My girls complain about my recipes—not about how they taste, but about how they read. They say my writing leaves something to be desired.
You know how well that goes over with a writer?
Like yeast bread that doesn’t rise. Like a cake that falls and cookies that crumble. You get the idea.
My recipes are not poorly written. They are descriptive. They leave room for imagination. And interpretation.
The girls object to a glub of this, a pinch of that, a dash of something else. They are also opposed to a little of this and a little of that.
I learned to cook watching my mother. She had a wooden recipe box for baked goods where the amounts and ratios are critical, but for the most part she just cooked, or “whipped things up” – another vague but delightful cooking term.
Likewise, many of the things I cook I learned by watching her cook. Like potato salad. You don’t even need to write the recipe down, I can just tell it to you (another habit I have that is frowned upon).
Boil a pot full of potatoes and cut them up. Add a couple squirts of mustard, a glub of vinegar, chopped onions, chopped celery, salt and pepper, a good sprinkle of sugar and some big mounds of mayonnaise. Finish it off with a few shakes of paprika and garnish with whatever you have in the fridge – green olives, black olives, hard boiled eggs, parsley, green onions.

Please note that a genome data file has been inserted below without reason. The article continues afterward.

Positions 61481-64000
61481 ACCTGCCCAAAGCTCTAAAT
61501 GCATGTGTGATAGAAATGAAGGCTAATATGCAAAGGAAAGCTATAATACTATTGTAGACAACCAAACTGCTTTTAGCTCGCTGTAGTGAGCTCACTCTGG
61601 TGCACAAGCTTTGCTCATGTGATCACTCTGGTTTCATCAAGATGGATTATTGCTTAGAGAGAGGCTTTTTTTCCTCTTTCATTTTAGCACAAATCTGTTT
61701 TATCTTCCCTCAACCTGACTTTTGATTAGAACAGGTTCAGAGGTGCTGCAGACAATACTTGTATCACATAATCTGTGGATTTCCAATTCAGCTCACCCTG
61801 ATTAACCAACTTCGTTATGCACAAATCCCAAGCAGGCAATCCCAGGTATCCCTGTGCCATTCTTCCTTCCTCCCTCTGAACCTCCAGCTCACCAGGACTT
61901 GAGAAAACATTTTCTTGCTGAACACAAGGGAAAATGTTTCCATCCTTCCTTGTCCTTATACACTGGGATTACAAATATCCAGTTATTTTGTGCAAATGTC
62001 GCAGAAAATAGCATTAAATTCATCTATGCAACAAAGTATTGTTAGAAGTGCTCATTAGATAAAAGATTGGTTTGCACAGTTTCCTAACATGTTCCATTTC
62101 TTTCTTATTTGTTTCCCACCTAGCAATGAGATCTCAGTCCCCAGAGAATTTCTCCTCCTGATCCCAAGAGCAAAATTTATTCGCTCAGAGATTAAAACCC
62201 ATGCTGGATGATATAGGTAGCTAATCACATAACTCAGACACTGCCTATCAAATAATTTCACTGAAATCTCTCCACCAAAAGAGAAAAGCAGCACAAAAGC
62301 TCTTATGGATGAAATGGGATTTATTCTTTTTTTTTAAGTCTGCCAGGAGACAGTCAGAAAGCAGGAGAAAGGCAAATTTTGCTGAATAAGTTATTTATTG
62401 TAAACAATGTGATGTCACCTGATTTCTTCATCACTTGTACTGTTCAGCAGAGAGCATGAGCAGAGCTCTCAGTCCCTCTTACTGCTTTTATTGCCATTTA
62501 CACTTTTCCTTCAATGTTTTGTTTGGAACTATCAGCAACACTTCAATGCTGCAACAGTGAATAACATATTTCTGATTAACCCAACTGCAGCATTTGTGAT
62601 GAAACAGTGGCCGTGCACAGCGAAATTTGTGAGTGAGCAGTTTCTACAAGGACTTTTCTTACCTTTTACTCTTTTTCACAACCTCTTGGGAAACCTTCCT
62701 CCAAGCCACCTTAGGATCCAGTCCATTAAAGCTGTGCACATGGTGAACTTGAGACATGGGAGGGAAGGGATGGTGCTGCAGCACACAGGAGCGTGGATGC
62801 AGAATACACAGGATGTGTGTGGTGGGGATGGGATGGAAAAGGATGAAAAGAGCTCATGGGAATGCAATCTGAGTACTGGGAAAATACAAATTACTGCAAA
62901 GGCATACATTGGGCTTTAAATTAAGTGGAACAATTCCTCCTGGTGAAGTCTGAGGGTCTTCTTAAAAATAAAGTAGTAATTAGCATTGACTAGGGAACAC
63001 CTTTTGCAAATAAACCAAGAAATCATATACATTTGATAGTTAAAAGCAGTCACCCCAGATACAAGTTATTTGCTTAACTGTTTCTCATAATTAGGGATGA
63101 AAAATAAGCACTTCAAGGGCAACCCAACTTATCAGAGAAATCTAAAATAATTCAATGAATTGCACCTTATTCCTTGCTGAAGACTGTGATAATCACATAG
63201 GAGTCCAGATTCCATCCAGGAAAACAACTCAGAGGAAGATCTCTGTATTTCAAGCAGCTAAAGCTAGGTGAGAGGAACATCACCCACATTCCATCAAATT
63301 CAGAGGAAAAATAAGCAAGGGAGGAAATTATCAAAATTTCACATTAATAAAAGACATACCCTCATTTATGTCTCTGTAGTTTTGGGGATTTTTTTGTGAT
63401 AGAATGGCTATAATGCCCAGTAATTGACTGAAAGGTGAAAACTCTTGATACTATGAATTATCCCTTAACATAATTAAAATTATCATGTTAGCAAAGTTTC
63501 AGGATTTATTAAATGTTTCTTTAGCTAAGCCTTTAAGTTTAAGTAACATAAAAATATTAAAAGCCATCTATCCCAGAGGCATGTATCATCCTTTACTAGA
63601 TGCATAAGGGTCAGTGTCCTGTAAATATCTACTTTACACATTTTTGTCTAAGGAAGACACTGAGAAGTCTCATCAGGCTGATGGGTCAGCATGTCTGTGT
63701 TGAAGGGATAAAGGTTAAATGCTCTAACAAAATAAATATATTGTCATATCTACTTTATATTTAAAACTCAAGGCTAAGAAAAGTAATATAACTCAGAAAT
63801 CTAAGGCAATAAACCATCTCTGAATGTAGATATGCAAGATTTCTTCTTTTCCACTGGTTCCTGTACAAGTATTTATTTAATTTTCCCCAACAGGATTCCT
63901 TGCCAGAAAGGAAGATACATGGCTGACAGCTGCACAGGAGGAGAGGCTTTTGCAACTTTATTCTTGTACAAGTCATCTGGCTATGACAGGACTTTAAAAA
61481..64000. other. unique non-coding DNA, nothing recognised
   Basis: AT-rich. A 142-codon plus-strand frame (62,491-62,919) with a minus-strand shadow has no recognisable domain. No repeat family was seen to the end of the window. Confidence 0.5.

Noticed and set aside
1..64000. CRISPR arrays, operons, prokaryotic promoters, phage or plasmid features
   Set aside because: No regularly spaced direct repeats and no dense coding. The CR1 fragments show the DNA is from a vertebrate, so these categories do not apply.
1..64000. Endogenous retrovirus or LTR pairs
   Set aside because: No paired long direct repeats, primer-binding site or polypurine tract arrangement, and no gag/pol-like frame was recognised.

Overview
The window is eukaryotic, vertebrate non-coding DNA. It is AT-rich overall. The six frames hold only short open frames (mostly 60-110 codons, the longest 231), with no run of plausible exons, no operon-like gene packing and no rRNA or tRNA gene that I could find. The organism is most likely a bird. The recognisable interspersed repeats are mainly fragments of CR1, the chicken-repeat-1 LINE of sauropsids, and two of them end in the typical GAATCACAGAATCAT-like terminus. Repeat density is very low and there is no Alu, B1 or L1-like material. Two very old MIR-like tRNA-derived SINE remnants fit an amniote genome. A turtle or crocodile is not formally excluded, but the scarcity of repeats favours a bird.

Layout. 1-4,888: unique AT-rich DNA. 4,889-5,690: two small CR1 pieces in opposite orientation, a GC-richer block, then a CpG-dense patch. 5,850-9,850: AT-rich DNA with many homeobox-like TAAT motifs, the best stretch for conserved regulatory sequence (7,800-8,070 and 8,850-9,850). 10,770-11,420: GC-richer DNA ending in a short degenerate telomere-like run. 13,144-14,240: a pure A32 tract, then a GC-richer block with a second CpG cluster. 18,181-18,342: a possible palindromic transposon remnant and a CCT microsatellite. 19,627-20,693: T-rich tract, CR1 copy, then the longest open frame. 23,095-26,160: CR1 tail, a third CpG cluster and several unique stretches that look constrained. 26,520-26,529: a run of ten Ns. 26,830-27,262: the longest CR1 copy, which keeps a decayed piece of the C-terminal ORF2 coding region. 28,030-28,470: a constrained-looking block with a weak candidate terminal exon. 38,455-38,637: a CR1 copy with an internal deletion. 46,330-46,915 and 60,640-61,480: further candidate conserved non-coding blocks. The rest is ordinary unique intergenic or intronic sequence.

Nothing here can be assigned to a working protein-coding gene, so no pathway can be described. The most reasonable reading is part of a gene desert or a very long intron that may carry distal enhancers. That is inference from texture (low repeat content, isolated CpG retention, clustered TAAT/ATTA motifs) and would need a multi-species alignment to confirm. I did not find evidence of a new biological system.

The girls claim the recipe is impossible because it is not specific.
My counter claim is that the lack of specifics means your potato salad never turns out the same way twice so people you serve it to never get bored.
The girls say my lack of specifics also can yield too much potato salad.
I say if you have too much potato salad, invite more people over.
I do admit the way I write recipes is sometimes streamlined. I list the ingredients, followed by cooking instructions, which often read, “You know what to do now, right?”
Such brevity is not acceptable in the days of food blogs and Pinterest. Every recipe comes with a myriad of photos detailing every step, detailed specifics including what brand of baking soda to use, videos demonstrating how to use a whisk, lengthy narratives (novellas really) about restlessness, cloudy days, a love of brown eggs and the thrill of smelling good vanilla.
I am of the Nike Culinary School. Just cook it.
I recently made an applesauce cake recipe that has been in our family for generations. The recipe is written in a great-aunt’s distinctive script on an aging brittle piece of cardboard. All of the ingredients are listed. As for directions, it simply says “Bake in a moderate oven.”
I rest my case. And my cake.